Reasons Why I Love/Hate My Yoga Mat


I have a love/hate relationship with yoga. I generally love it, and have practiced in a haphazard way since my early twenties. When I remember to practice on a regular basis, my body and soul respond with flexibility and strength, resulting in a deeper level of peace and fulfillment. My stress and anxiety melt away. I breathe deeper, and the world looks brighter.

The hate part of my relationship occurs when I allow myself to lose the connection to my mat and put aside my yoga practice. For whatever reason, I will at some point become busy with other things and miss a day, which then becomes a week, then a month, then two. My rationale will be that I am either too tired, too busy, or too sore. Ironically, these are the very times in which I should focus on my practice the most. I know this. Yet somehow, I will justify putting it off.

It may take some time before I catch my pattern, but inevitably I will see my yoga mat standing in the corner and have that familiar “duh!” moment (not unlike Homer Simpson) in which I mentally slap my forehead and shake my head. How can I have forgotten? It’s as if I can hear my yoga mat laughing and shaking its own head at me, smiling in a knowing way as I unroll it and dust it off.

If you are like me, and run a similar pattern, you’ll know what I am talking about. While I know that yoga is non-judgemental, I still hear my own inner voice admonishing me for slacking off. But this does not bother me anymore. At one time, I would have been angry with myself for it, but as I’ve grown in my practice I have learned to let these feelings go. I no longer beat myself up for skipping practice, but rather smile as I admit my oversight. The first step in changing any pattern is to recognize it. The faster one does this, the easier it becomes to avoid repeating it.

So in an effort to reconnect with my practice I am sharing some of the reasons I both love/hate my yoga mat. You may have your own list – what we love and hate is often a reflection of ourselves, so consider how your feelings reflect where you are in your own practice. Here is my own list:

Top Reasons Why I Love/ Hate My Yoga Mat
  1. It is a mirror of my own mental state (good or bad). When I practice, I am able to focus on my inner state and discover the root of my feelings. Sometimes I realize that I have been on edge because of a situation that has been at the back of my mind. When I am calm, I am able to turn my attention inward. This can be both enlightening and empowering.

    How many of us can still touch our toes after 40? After 50? Remember: use it or lose it….
  2. I find tight muscles I didn’t know I had, and discover if I need a pedicure while in forward bend. It’s amazing how seldom we bend over as we get older! Yoga encourages me to stretch and bend in ways I don’t on a daily basis. I am often surprised at how my flexibility can change after time away from my mat. Luckily the same can be said once I return to it.
  3. I discover if I need to clean the floors again – especially that stubborn spot beneath the couch. Yoga provides new perspective. It can also be humbling. By looking at the world from different angles, we can remain modest and open to new ideas.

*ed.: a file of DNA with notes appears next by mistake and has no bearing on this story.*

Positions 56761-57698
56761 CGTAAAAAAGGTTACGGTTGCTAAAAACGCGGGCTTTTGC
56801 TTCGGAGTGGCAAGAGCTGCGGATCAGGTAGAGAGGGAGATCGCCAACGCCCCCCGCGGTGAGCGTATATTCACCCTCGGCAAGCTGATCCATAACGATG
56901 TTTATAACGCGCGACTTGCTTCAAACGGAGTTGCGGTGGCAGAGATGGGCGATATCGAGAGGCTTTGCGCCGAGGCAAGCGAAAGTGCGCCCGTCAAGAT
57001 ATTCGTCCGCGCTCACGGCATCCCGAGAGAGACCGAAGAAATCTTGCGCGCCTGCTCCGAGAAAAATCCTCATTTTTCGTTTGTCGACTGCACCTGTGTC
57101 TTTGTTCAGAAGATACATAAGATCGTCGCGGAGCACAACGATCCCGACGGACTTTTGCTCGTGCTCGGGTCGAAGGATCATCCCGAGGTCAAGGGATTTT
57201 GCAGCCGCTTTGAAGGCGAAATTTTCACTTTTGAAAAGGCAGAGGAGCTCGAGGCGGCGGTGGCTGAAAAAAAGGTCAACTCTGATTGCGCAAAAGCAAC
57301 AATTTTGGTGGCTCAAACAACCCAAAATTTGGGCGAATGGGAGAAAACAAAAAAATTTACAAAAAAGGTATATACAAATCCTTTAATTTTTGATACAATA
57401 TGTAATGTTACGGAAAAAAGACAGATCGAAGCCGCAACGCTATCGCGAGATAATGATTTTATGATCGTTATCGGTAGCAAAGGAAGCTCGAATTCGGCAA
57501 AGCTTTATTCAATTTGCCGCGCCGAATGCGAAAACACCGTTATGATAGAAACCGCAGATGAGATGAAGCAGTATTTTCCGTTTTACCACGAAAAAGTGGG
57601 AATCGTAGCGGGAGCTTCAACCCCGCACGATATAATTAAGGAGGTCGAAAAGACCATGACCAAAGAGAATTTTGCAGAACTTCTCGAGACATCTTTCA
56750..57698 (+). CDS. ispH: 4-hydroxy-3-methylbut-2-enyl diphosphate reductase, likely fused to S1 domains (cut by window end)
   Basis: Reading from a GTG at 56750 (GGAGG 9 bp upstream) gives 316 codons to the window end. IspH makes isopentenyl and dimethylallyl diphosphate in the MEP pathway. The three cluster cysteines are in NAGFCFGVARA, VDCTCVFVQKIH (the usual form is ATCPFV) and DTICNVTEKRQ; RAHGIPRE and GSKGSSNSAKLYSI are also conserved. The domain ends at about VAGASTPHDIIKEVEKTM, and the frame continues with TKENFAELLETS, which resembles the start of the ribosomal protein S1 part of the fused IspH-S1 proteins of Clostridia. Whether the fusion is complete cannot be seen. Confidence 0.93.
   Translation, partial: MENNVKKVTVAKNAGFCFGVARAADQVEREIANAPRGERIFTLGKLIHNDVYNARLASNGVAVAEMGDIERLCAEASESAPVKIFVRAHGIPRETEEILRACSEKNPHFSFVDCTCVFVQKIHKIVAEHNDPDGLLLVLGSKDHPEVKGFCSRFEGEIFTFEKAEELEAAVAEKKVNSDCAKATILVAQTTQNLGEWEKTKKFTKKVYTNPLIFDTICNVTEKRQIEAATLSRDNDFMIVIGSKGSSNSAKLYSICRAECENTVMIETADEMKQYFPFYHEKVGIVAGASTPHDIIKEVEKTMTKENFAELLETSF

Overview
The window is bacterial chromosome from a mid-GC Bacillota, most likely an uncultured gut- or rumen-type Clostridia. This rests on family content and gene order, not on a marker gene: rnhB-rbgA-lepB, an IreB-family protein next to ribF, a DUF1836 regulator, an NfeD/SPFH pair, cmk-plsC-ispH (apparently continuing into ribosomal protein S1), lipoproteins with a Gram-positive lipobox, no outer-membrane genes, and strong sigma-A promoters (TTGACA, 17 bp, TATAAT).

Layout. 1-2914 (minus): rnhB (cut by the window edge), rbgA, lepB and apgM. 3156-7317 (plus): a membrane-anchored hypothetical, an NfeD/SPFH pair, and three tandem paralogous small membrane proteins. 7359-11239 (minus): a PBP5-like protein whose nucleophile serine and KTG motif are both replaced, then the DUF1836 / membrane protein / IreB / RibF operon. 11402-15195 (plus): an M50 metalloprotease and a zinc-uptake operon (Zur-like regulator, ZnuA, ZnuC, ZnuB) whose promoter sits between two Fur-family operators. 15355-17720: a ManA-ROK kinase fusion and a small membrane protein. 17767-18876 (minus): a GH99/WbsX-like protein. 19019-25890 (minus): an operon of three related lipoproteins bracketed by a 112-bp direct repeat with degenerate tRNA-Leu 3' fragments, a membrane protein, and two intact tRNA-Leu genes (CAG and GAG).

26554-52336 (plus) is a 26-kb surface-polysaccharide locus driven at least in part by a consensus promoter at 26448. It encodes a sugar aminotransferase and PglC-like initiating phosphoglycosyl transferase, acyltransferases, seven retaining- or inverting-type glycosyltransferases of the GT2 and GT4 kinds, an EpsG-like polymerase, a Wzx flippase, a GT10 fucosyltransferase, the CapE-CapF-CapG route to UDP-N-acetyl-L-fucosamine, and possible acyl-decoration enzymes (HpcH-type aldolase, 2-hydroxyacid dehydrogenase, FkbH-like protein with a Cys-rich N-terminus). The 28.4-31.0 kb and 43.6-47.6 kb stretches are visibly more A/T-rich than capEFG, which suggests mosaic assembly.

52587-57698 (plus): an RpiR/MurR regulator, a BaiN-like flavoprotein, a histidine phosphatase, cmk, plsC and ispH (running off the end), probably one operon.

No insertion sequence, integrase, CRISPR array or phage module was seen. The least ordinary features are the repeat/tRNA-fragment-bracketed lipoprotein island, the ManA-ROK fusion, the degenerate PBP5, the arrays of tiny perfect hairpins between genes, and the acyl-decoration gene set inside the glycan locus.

4. My mat never judges me; it simply exists. I know my mat isn’t actually chiding me for losing touch with my practice, and that any voice I hear in my head is actually my own. Knowing this helps me to remember that being on my mat is a chance to put aside my ego and for a short time, to simply be.
  5. I start to see the world differently after a session. Whenever I am feeling challenged, yoga helps me to find a solution. Sometimes this is as simple as getting out of my own way. Breathing deeply in sync with your movements can quiet the mind and lessen stress and anxiety. Even a short 10-minute session can help increase feelings of positivity and relaxation. (Note: If you ever feel you are struggling in a pose, remember to smile! This will help to relax the face and jaw muscles; a common place of tension.)
  6. My mat both humbles and challenges me to realize my limitations, and then move beyond them. Never judge your own progress by comparing your ability to hold a pose with anyone else. We are each on our own journey, and must progress at our own pace. Yoga allows us to explore so much – starting inwardly with our own muscles and joints and where we feel pain/freedom of motion, to our emotional responses to these sensations, and ultimately how all of this affects our interactions with the world around us. Turning our attention inward allows us time for reflection and appreciation.
  7. Like a good friend, I know my mat is always there for me. Never judging the lapses in my practice, I know my mat will always welcome me back. It may take some time for me to find my way back, but I know it will always be there to support me when I do. And as I finally dust it off, clear a space and start unrolling it, I know I will hear a faint voice whispering with a smile “I knew you’d be back.”

Have a thought or comment to share?  Drop me a line!  I’d love to hear from you.